•“ ‘The rule of mitigation of damages has no application where its effect would be to require the innocent party to sacrifice and surrender important and valuable rights.’ ” (Valle de Oro Bank v. Gamboa (1994) 26 Cal.App.4th 1686, 1691 [32 Cal.Rptr.2d 329], internal citations omitted.)
•“The duty to minimize damages does not require an injured person to do what is unreasonable or impracticable, and, consequently, when expenditures are necessary for minimization of damages, the duty does not run to a person who is financially unable to make such expenditures.” (Valencia v. Shell Oil Co. (1944) 23 Cal.2d 840, 846 [147 P.2d 558], internal citations omitted.)
•“Contributory negligence was closely allied and easily confused with the rule of mitigation of damages, on which the jury was also instructed. Both doctrines involved the plaintiff’s duty to act reasonably. Contributory negligence was concerned with the plaintiff’s negligence before being injured, while the mitigation rule was concerned with a lack of due care after the injury. The effect of contributory negligence was to bar all recovery by the plaintiff. In contrast, a plaintiff’s failure to mitigate barred recovery of only the portion of damages which could have been avoided by ordinary care after the injury.” (LeMons v. Regents of University of California (1978) 21 Cal.3d 869, 874–875 [148 Cal.Rptr. 355, 582 P.2d 946], internal citations omitted.)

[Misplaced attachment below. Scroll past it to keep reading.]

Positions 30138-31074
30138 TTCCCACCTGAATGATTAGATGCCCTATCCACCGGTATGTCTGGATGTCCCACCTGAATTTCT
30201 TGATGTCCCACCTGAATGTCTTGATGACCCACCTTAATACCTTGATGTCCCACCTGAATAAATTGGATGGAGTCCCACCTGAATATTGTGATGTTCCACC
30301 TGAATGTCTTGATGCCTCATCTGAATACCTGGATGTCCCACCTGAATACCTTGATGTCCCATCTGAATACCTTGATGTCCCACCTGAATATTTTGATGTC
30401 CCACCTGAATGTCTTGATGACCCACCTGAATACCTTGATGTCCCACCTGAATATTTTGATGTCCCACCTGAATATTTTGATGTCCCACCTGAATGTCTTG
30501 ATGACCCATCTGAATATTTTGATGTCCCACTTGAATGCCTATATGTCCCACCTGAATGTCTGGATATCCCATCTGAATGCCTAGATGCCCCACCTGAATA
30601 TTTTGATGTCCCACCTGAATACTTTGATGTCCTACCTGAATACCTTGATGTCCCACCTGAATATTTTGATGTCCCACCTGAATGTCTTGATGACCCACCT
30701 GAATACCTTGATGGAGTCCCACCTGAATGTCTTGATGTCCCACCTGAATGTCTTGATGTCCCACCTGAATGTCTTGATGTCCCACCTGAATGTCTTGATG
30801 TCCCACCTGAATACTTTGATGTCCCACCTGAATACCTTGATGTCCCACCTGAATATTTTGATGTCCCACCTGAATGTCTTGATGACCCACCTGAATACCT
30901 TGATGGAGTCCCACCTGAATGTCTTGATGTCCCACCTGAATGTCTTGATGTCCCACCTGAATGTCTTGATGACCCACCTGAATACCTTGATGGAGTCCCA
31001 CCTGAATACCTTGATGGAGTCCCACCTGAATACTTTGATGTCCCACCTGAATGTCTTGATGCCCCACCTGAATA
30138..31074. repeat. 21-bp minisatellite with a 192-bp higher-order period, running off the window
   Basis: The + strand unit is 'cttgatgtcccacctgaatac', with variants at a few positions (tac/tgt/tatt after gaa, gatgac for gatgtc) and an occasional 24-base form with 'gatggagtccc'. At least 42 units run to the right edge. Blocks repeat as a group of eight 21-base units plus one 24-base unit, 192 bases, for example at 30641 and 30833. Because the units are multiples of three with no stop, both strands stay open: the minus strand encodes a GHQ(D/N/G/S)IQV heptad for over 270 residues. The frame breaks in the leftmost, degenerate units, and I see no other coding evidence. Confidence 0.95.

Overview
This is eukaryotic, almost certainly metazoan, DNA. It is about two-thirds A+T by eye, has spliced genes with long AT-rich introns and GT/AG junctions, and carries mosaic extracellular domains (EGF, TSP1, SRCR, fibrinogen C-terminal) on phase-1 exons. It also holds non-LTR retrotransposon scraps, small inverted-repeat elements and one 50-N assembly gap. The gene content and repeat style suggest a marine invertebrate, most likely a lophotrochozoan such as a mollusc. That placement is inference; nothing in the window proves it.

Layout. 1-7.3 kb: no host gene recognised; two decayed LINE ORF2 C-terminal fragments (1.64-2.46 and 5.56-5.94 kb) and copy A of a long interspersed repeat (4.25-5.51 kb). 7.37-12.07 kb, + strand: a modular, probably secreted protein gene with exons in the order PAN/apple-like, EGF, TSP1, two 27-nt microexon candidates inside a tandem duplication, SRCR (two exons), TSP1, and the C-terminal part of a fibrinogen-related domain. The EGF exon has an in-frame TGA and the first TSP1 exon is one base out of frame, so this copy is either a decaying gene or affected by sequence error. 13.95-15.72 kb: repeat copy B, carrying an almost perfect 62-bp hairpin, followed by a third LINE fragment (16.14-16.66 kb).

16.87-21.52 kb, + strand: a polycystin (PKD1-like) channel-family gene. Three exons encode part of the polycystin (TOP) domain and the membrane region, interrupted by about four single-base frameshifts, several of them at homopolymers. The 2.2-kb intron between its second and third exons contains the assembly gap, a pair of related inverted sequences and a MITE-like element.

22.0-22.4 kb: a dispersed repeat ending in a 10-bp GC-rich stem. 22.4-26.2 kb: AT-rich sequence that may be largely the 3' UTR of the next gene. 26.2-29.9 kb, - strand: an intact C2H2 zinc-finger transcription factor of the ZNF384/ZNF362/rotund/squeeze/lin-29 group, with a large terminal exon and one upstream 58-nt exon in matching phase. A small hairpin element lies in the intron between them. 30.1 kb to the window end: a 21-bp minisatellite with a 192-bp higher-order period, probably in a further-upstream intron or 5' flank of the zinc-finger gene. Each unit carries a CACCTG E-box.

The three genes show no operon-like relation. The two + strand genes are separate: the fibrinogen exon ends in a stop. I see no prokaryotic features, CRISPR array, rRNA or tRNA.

•“ ‘The rule of [mitigation of damages] comes into play after a legal wrong has occurred, but while some damages may still be averted … .’ ” (Pool v. City of Oakland (1986) 42 Cal.3d 1051, 1066 [232 Cal.Rptr. 528, 728 P.2d 1163], internal citations omitted.)
•“[W]hile the burden of proving the extent of injury … actually incurred as a result of a defendant’s tortious conduct lies with the plaintiff, the burden of proving the plaintiff failed to act reasonably in limiting his or her consequential damages—that is, failed to mitigate damages—is on the defendant … .” (Jackson v. Yarbray (2009) 179 Cal.App.4th 75, 97 [101 Cal.Rptr.3d 303].)
•“One who contributes to damage cannot escape liability because the proportionate contribution may not be accurately measured. It is incumbent upon the party alleging injury to prove the amount of damages. Respondent sustained that burden in this case. If the damages proven could be reduced proportionately, that burden rested upon appellant.” (Oakland v. Pacific Gas & Electric Co. (1941) 47 Cal.App.2d 444, 450 [118 P.2d 328], internal citations omitted.)
•“It is true that plaintiff is in duty bound to minimize his damage in any way that he reasonably can, and if he negligently refuses to do so he cannot recover for that which he might have prevented. It is for appellant to establish that the steps taken by plaintiff to so minimize his loss or damage falls short of the obligation so fixed. In other words, the burden is on defendant to establish matters asserted by him in mitigation or reduction of the amount of plaintiff’s damage, and defendant here has not met that burden.” (McNary v. Hanley (1933) 131 Cal.App. 188, 190 [20 P.2d 966].)